CORNING, N.Y. (WETM) – To kick off the 50th anniversary of the flood that struck the Twin Tiers due to Tropical Storm Agnes, the Corning Museum of Glass (CMoG) will present exhibits impacted and preserved from the flood.

One of these exhibits is a reverse glass painting of the nation’s first president, George Washington. The painting was nearly damaged from the floodwaters that flowed through the building.

Nowadays, the painting can be viewed with a flood line separating the damaged part from the undamaged part about halfway down the portrait. A copy of the reverse painting is now hanging at the museum while the original is lying flat on a table to avoid further damage.

“The painting was hanging in the library at the time that the flood came through,” said Troy Smythe, manager of interpretive strategy at CMoG. “Now you can kind of see where the flood line came up to, which is about George Washington’s shoulders.”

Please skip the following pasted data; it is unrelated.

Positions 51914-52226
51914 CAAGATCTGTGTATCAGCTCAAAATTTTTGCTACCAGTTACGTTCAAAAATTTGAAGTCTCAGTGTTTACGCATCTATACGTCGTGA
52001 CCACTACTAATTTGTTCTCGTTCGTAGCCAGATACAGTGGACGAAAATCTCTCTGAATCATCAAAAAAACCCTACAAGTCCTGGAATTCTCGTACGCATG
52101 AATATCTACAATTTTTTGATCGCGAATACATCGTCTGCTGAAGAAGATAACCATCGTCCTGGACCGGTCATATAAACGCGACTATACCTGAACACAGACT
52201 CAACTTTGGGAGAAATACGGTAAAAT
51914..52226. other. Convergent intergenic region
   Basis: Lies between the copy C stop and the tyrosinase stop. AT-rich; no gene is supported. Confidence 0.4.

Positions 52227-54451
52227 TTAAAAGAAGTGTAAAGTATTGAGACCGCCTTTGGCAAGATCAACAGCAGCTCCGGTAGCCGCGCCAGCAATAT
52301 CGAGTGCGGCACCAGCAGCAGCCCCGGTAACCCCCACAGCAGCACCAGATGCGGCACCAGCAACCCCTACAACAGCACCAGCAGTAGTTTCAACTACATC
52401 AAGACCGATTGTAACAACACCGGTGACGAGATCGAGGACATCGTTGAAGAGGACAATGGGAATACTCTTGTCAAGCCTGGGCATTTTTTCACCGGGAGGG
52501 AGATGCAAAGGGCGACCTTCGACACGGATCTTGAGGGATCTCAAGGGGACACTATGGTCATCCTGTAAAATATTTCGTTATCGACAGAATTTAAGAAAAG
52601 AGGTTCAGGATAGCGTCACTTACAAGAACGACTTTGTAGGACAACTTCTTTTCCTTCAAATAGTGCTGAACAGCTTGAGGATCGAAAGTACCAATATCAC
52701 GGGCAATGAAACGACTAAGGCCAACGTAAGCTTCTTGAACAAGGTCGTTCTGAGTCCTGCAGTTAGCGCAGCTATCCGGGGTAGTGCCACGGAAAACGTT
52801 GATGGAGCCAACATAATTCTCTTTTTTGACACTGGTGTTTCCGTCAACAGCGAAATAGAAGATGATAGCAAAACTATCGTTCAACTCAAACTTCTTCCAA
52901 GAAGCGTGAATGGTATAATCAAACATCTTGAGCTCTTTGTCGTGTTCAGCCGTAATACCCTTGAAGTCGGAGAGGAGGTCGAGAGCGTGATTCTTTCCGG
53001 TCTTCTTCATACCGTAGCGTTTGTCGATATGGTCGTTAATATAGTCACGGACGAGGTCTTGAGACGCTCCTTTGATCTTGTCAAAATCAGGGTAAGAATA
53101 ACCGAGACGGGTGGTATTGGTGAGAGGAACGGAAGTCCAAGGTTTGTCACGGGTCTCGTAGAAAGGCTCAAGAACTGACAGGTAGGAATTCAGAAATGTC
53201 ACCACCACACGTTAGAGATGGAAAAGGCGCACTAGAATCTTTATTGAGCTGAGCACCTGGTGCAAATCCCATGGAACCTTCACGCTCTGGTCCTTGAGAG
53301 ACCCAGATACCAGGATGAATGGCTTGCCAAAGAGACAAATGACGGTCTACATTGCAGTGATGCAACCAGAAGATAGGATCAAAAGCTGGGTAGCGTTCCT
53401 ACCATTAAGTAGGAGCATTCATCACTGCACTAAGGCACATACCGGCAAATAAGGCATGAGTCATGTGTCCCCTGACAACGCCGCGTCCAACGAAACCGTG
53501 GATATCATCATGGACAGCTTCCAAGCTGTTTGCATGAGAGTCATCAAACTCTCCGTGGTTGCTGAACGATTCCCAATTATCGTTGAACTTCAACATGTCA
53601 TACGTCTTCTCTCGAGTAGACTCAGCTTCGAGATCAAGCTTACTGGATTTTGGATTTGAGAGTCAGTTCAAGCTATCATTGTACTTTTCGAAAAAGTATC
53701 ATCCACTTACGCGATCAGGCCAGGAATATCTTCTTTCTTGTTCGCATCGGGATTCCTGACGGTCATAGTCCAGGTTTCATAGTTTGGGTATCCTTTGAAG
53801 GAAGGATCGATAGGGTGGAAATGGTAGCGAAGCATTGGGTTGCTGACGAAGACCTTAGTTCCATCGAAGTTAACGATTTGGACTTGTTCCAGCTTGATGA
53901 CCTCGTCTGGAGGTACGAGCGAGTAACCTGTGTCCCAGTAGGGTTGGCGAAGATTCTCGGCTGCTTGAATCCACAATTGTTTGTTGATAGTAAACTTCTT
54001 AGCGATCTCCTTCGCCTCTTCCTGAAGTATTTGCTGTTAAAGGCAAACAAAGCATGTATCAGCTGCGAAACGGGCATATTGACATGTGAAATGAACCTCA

The 1972 flood also offers a lot of interesting connections to George Washington’s history, as the flood was not the only thing that brought destruction to Corning. Washington once settled where Corning sits today back in 1779. At that time, he expanded the United States westward after destroying 40 villages of the Haudenosaunee people in an effort to gain land for the growing country.

Other items at the museum impacted by the flood include a portfolio of Venetian glass beads. These beads are featured at the museum’s “Reused Restored Rethought” exhibit.

“The goal for the exhibition was to have visitors come a way learning about how the glass here at the Corning Museum of Glass survived the flood,” said Linnea Seidling, assistant curator for CMoG. “This reveals both the fragility and the strength of glass.”

Residents can learn more about these exhibits over at the museum as they will be up for the remainder of the week, especially Thursday, June 23rd, the anniversary of the flood.